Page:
“Today, we’re launching some changes to Collections in Search to make it easier to jump back into your task without digging through your search history.Using AI, Collections in the Google app and mobile web now groups similar pages you’ve visited from Search related to activities like cooking, shopping and hobbies. You can choose to save these suggested collections so you can come back to them later.”
As you can see in this example, when you go to Collections in the Google app, you’ll now see a new ‘Suggested Collections’ listing along the top of the screen. Tap on any of these and you’ll be shown a listing of Google searches you’ve conducted in the past related to this topic.
It could be an easier way to keep track of relevant searches – and further to this, Google is also adding a ‘Find More’ button (which you can also see in the above example), which, when tapped, will show you “related websites, images, products, and even related searches so you can explore new aspects of a topic”.
Google first unveiled Collections in search in 2018, enabling users to group saved searches into defined categories within the app. But that wasn’t Google’s first foray into Collections – back in 2015, Google released a similar Collections tool for Google+, which, at that time, was seen as one of Google’s first moves to fend off potential competition from Pinterest.
Which is particularly interesting in the context of this additional new Collections option:
“There’s also a new collaboration feature that lets you share and work on a collection with others. For example, if you’re planning a party with friends, you might want to share the recipes you’re considering, or the decorations you want to use so you can make a decision together. When sharing a collection, you’ll have the option to let others view it or to let others make changes.”
Which sounds a lot like Pinterest’s Group Boards, right? Collaborative listings of items and ideas, based on platform searches. Note also the messaging capability in the above example – Pinterest added messaging to its group boards back in 2018.
As we’ve noted previously, Google is very aware of Pinterest’s rising use case, and of the platform’s push to be viewed as ‘a discovery platform’, as opposed to a social network.
Indeed, Pinterest CEO Ben Silbermann – who himself once worked for Google – has repeatedly noted that Pinterest is not a social network, but more “a catalog of ideas”, with a focus on product discovery. That emphasis is seen by most as a way to hedge Pinterest from inevitable comparison to Facebook – seeing how Twitter has been withered by such comparisons over time, Silbermann and his team appeared determined to distance themselves from The Social Network tag, and market framing which would pit them against Facebook’s massive growth, particularly in light of Pinterest’s own IPO.
But in distancing itself from Facebook, it may have inadvertently awakened an even bigger rival, with Google now looking to blunt Pinterest’s growth, releasing a range of similar products and tools which appear designed to temper the smaller platform’s efforts.
Which makes sense – for every expansion Pinterest makes into search and discovery, Google is the main loser, and even though Pinterest’s share of such activity would be very small, Google, through its own tools, can offer similar tools. So why lose out at all?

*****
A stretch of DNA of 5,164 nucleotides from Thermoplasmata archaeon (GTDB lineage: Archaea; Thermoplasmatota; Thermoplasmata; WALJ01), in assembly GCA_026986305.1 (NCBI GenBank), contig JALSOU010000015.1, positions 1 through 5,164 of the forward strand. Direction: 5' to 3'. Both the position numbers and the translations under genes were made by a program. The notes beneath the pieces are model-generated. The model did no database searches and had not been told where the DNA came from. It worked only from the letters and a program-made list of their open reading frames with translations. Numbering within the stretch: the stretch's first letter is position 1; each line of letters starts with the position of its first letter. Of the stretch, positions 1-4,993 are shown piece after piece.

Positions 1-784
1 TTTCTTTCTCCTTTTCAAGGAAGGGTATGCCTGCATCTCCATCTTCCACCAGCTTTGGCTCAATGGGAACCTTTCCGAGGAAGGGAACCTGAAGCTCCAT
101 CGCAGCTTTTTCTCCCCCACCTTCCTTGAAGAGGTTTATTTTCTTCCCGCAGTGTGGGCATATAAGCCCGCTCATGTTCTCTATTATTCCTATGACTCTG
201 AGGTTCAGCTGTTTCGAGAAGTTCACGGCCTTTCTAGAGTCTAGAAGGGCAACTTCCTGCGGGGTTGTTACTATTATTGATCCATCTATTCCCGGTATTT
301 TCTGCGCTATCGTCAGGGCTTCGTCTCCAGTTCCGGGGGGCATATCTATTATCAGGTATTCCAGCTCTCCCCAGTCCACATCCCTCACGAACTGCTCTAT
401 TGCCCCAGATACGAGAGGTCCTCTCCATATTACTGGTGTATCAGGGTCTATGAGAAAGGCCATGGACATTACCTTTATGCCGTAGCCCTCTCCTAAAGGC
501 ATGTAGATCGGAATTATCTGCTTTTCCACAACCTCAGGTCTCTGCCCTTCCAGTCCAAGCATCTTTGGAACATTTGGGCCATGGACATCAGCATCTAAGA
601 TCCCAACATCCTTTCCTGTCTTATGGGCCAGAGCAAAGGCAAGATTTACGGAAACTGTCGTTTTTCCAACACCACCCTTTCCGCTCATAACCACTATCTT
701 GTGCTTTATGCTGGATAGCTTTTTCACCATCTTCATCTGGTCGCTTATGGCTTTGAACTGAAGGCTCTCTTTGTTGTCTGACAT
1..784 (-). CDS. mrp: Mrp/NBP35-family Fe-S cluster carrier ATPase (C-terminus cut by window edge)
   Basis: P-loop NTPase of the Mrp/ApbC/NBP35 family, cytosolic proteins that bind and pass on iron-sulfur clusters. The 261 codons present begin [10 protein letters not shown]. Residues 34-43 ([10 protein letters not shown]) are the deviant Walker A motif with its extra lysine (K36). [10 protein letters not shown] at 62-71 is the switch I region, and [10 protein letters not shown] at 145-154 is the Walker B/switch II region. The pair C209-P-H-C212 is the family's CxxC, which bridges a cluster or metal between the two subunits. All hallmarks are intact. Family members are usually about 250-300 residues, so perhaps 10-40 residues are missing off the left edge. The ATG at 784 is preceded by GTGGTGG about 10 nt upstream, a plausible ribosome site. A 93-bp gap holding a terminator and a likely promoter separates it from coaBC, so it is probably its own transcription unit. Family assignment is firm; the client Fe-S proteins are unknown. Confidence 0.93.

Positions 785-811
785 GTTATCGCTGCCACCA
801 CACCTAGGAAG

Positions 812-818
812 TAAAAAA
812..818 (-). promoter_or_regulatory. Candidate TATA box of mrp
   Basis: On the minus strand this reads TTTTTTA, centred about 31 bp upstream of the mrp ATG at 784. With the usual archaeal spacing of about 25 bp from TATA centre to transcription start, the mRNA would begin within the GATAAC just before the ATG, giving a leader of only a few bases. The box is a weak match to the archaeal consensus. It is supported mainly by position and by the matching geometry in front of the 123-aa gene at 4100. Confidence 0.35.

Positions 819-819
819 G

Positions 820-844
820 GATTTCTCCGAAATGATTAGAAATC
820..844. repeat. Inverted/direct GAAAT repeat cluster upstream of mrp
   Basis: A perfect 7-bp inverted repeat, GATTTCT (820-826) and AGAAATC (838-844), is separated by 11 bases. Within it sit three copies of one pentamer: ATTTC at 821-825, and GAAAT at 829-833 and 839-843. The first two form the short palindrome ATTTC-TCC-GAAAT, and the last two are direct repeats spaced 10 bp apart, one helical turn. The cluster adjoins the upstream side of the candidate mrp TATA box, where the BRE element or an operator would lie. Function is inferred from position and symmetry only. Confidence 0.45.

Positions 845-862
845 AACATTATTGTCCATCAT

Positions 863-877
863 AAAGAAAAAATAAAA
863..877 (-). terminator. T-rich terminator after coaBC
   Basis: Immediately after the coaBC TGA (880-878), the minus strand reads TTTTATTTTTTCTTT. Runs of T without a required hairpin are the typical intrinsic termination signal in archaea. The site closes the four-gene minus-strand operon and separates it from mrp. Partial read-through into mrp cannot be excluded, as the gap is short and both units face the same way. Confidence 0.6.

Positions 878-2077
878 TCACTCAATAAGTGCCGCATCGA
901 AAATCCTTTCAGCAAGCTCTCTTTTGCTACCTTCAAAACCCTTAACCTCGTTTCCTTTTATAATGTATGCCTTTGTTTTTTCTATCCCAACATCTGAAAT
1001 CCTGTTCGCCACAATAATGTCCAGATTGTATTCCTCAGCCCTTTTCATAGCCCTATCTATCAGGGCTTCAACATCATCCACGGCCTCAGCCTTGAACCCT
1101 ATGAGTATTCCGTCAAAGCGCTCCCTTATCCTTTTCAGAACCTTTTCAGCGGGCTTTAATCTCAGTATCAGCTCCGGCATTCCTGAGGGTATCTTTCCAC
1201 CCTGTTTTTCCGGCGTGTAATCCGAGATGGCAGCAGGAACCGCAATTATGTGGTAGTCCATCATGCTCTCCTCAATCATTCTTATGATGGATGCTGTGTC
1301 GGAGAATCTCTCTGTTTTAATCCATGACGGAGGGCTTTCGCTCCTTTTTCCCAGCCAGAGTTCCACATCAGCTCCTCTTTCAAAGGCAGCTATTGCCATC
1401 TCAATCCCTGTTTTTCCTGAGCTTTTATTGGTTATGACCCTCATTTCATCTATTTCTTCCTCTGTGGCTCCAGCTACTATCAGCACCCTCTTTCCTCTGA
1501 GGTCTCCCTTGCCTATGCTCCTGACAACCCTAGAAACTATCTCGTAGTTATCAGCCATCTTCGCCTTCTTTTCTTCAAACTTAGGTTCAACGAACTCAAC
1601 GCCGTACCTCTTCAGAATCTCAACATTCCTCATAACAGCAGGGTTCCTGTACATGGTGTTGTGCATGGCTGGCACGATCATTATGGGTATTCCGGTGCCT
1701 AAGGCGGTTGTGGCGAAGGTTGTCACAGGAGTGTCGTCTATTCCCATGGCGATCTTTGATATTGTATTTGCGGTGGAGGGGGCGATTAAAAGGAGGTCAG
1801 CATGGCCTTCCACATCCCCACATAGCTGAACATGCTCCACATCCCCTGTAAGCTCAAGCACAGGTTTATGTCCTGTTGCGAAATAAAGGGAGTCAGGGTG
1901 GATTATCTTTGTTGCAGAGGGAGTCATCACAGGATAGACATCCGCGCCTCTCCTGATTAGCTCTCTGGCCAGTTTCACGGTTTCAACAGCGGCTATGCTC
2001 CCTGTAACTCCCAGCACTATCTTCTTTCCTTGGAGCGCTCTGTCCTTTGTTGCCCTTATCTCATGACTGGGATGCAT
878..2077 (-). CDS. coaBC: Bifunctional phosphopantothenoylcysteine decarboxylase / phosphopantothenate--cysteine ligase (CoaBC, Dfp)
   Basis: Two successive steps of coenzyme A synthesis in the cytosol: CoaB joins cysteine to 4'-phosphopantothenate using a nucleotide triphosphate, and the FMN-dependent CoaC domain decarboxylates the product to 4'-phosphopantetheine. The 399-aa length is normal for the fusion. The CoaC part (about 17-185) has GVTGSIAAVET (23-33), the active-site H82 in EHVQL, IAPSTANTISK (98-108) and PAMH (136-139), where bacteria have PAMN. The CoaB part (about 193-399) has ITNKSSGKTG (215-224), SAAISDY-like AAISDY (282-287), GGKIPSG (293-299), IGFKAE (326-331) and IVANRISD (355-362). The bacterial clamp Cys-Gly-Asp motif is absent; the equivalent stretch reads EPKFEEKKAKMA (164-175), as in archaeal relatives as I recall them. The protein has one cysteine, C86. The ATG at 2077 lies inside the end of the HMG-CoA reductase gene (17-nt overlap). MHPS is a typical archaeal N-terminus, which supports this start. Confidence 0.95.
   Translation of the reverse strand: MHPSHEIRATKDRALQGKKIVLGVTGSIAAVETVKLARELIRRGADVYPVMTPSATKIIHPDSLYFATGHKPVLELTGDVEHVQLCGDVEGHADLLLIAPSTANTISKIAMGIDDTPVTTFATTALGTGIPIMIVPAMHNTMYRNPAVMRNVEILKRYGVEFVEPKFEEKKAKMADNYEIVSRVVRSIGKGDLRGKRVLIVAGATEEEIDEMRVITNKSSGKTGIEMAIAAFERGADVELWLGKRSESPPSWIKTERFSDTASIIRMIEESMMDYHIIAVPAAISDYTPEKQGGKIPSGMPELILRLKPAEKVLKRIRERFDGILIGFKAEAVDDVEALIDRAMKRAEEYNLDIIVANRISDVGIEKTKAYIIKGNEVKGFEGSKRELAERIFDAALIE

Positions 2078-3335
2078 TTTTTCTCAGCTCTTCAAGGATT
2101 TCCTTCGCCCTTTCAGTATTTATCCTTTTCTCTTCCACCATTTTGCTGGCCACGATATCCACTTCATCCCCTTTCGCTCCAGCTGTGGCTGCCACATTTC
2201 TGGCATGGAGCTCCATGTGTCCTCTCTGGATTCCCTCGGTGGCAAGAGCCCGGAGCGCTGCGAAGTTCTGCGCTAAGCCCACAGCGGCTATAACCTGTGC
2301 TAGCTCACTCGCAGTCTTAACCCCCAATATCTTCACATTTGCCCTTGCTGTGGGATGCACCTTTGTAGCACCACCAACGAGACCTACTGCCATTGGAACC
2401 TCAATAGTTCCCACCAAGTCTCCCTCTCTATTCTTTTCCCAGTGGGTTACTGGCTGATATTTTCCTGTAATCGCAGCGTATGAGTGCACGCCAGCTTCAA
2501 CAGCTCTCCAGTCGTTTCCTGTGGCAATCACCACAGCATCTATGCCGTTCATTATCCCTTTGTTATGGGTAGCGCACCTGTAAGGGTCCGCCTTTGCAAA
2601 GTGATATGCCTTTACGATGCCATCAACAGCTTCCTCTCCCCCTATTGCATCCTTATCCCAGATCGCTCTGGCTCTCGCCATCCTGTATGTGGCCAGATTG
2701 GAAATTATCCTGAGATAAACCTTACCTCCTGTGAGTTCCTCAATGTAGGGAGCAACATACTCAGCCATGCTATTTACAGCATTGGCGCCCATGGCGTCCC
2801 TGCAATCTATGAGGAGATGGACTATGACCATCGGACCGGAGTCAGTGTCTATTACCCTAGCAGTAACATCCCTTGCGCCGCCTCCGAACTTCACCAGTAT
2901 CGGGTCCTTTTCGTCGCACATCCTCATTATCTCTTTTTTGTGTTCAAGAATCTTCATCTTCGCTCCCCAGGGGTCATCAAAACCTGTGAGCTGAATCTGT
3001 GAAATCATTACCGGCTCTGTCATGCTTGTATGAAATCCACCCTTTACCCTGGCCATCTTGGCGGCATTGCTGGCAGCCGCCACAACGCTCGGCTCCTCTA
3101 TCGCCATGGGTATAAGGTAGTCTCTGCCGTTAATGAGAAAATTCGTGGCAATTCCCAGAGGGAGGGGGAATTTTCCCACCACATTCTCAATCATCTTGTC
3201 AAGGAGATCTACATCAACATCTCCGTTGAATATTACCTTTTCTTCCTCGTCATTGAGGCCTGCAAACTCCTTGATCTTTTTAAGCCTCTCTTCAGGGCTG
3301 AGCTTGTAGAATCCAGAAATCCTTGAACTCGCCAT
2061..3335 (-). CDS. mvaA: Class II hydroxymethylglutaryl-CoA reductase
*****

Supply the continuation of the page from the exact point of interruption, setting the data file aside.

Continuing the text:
And if Pinterest keeps growing, it becomes a bigger problem for the Big G. So while Pinterest’s discovery tools are expanding, and its usage is on the rise, expect Google to be paying close attention, and providing similar offerings where it can.
You can read more about Google’s new Collections tools here.
Once upon a time, Microsoft Office ruled the business world. By the late ‘90s and early 2000s, Microsoft’s office suite had brushed aside rivals such as WordPerfect Office and Lotus SmartSuite, and there was no competition on the horizon.
Then in 2006 Google came along with Google Docs & Spreadsheets, a collaborative online word processing and spreadsheet duo that was combined with other business services to form the Google Apps suite, later rebranded as G Suite, and now as Google Workspace. Although Google’s productivity suite didn’t immediately take the business world by storm, over time it has gained both in features and in popularity, boasting 6 million paying customers, according to Google’s most recent public stats in March 2020.
Microsoft, meanwhile, has shifted its emphasis away from its traditional licensed Office software to Microsoft 365 (formerly Office 365), a subscription-based version that’s treated more like a service, with frequent updates and new features. Microsoft 365 is what we’ve focused on in this story.
Nowadays, choosing an office suite isn’t as simple as it once was. We’re here to help.
Google Workspace vs. Microsoft 365
Google Workspace and Microsoft 365 have much in common. Both are subscription-based, charging businesses per-person fees every month, in varying tiers, depending on the capabilities their customers are looking for. Although Google Workspace is web-based, it has the capability to work offline as well. And while Microsoft 365 is based on installed desktop software, it also provides (less powerful) web-based versions of its applications.
Both suites work well with a range of devices. Because it’s web-based, Google Workspace works in most browsers on any operating system, and Google also offers mobile apps for Android and iOS. Microsoft provides Office client apps for Windows, macOS, iOS, and Android, and its web-based apps work across browsers.